Motorola falls through on V810 delivery

Motorola falls through on V810 delivery


Reuters — Motorola Inc. will not be able to supply popular digital camera cell phones in time to meet expected high demand in this year’s U.S. holiday season, two large customers said on Friday.

Reports of the delays, which initially sent Motorola shares down more than 5 percent on Friday, come on the heels of the surprise resignation last week of Motorola’s chairman and chief executive, Christopher Galvin, amid differences with the board.

Verizon Wireless, a joint venture of Verizon Communications and Vodafone, said Friday it had been expecting the V810, with built-in digital camera, from Motorola for the crucial fourth quarter. However, it will not be ready until the first quarter now.

“They just don’t have a camera phone to sell during the fourth quarter,” Verizon Wireless spokesman Jim Gerace said.

The industry rings up about 30 percent of its sales during the fourth quarter, according to the Shosteck Group, a Washington-based wireless consulting firm.

Cingular Wireless also reported delays with its Motorola-made camera phones.

Motorola acknowledged the delays, but said the reports were old and would neither hurt its holiday offerings nor have a material impact on its financial forecasts.

“We have absolutely no intention of being MIA (missing in action) in the holiday season,” Geoffrey Frost, Motorola’s chief brand officer, told Reuters in a telephone interview.

“We hate the fact that a couple of (new cell phones) are a little later than we’d like them to be, but we feel very good about … being in front of consumers with competitive, compelling stuff in the holiday season,” he added.

Frost said the Schaumburg, Illinois-based company will ship millions of camera phones globally in the fourth quarter, including to an unidentified North American carrier.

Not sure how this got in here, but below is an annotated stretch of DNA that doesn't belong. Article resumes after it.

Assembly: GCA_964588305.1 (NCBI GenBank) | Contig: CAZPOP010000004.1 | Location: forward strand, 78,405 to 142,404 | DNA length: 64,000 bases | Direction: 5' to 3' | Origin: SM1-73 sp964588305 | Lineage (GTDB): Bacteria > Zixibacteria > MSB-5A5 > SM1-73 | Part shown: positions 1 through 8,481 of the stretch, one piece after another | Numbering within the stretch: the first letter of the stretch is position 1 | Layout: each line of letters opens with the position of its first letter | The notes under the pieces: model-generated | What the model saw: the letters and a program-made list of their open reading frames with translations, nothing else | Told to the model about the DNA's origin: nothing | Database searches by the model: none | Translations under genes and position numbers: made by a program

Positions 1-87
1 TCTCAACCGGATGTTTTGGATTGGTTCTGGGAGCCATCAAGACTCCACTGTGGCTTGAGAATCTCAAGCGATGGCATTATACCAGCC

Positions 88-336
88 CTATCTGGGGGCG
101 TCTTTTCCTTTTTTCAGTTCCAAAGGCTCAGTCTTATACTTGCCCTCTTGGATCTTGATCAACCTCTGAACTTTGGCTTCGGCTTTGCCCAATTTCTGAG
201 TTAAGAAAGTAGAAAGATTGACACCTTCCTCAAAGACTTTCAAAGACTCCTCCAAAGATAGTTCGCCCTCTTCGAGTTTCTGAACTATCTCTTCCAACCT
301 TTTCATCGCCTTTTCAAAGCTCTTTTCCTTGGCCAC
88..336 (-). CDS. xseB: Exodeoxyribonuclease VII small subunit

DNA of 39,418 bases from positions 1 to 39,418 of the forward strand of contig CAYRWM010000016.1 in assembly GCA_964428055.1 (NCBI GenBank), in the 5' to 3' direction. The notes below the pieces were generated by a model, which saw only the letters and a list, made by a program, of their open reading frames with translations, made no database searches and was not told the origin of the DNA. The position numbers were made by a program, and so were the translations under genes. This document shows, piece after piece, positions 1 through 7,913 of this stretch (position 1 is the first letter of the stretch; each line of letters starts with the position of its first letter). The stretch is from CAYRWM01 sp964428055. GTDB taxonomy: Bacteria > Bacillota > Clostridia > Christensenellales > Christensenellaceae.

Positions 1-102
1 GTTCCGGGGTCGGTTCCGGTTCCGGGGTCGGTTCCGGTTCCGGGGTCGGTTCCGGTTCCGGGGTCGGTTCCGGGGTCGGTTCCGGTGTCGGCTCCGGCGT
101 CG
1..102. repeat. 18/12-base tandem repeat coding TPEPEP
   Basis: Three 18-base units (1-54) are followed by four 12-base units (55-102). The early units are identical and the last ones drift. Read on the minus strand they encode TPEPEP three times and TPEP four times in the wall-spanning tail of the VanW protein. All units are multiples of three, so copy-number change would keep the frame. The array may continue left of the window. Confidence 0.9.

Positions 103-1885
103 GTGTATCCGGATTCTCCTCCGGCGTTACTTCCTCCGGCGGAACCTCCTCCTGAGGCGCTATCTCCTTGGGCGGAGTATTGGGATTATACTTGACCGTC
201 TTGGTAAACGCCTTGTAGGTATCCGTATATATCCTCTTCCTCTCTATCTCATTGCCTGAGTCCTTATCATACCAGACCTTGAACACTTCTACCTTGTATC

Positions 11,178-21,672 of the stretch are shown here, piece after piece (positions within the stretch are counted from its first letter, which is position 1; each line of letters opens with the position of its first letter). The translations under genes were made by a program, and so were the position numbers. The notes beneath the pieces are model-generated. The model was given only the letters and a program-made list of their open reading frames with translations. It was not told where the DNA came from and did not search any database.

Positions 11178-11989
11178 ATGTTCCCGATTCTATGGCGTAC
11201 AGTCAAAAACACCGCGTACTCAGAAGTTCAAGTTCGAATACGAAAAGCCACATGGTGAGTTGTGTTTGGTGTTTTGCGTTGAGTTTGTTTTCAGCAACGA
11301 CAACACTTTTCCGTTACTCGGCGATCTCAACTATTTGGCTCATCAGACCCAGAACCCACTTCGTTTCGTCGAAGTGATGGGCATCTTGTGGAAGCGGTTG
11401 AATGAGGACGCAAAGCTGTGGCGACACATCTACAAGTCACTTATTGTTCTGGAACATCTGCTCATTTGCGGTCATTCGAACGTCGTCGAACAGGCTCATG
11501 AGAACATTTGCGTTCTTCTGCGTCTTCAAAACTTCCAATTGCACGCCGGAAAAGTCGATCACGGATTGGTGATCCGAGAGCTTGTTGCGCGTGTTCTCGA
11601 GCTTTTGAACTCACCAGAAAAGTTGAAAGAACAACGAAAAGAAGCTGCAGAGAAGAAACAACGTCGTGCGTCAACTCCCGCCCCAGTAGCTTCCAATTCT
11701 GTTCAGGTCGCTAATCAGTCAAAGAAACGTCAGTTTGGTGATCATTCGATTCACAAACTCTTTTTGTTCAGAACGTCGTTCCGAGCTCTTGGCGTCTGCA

Still, the delays could cost Motorola, which lost its leading spot in cell phones to Finland’s Nokia in the mid-1990s, even more sales and market share, analysts said. In addition to Nokia, others that could benefit include South Korea’s Samsung Electronics Co. Ltd. and LG Electronics Ltd.


Analysts have criticized Motorola for past delays in rolling out new phones, something it had promised would not reoccur.

“They make a lot of statements that sound very nice, but it all comes down to ‘show me the money,’ and time and again Motorola has let the industry, its partners and its customers down with late products,” said Shosteck Group CEO Jane Zweig. “It’s like the boy who cried wolf. People aren’t going to believe Motorola.”

About 25 million camera phones were sold worldwide in the first half of 2003, and 65 million are expected for the year, or 13 percent of all cell phones sold, according to research firm Strategy Analytics.

Verizon Wireless, the largest U.S. wireless operator, had known for several months of the delay and will meet demand for such phones with LG models, Gerace said. Another Motorola color-screen model, the E310, also would be delayed.

Cingular, a joint venture of SBC Communications Inc. SBC.N and BellSouth Corp. BLS.N , said its original plan was to have two different Motorola camera phones in time for the holiday season.

“The delay in Motorola’s integrated camera phone will limit the choices we offer our customers,” Frank Boyer, vice president at the No. 2 U.S. wireless operator, said in a statement.

The Wall Street Journal reported the delays Friday, and said similar delays are likely with AT&T Wireless Services Inc. An AT&T Wireless spokesman declined to comment.

Shawn Campbell, principal with Chicago-based Campbell Asset Management, said the delays might be a factor in Galvin’s departure. Motorola said it has hired recruitment firm Spencer Stuart to lead the search for a successor.

“Here we go again. This is the exact problem they had before,” said Campbell, whose firm holds Motorola preferred shares.

Motorola shares fell as low as $11.80 before rebounding to close unchanged at $12.53 in the heaviest trading on the New York Stock Exchange on Friday.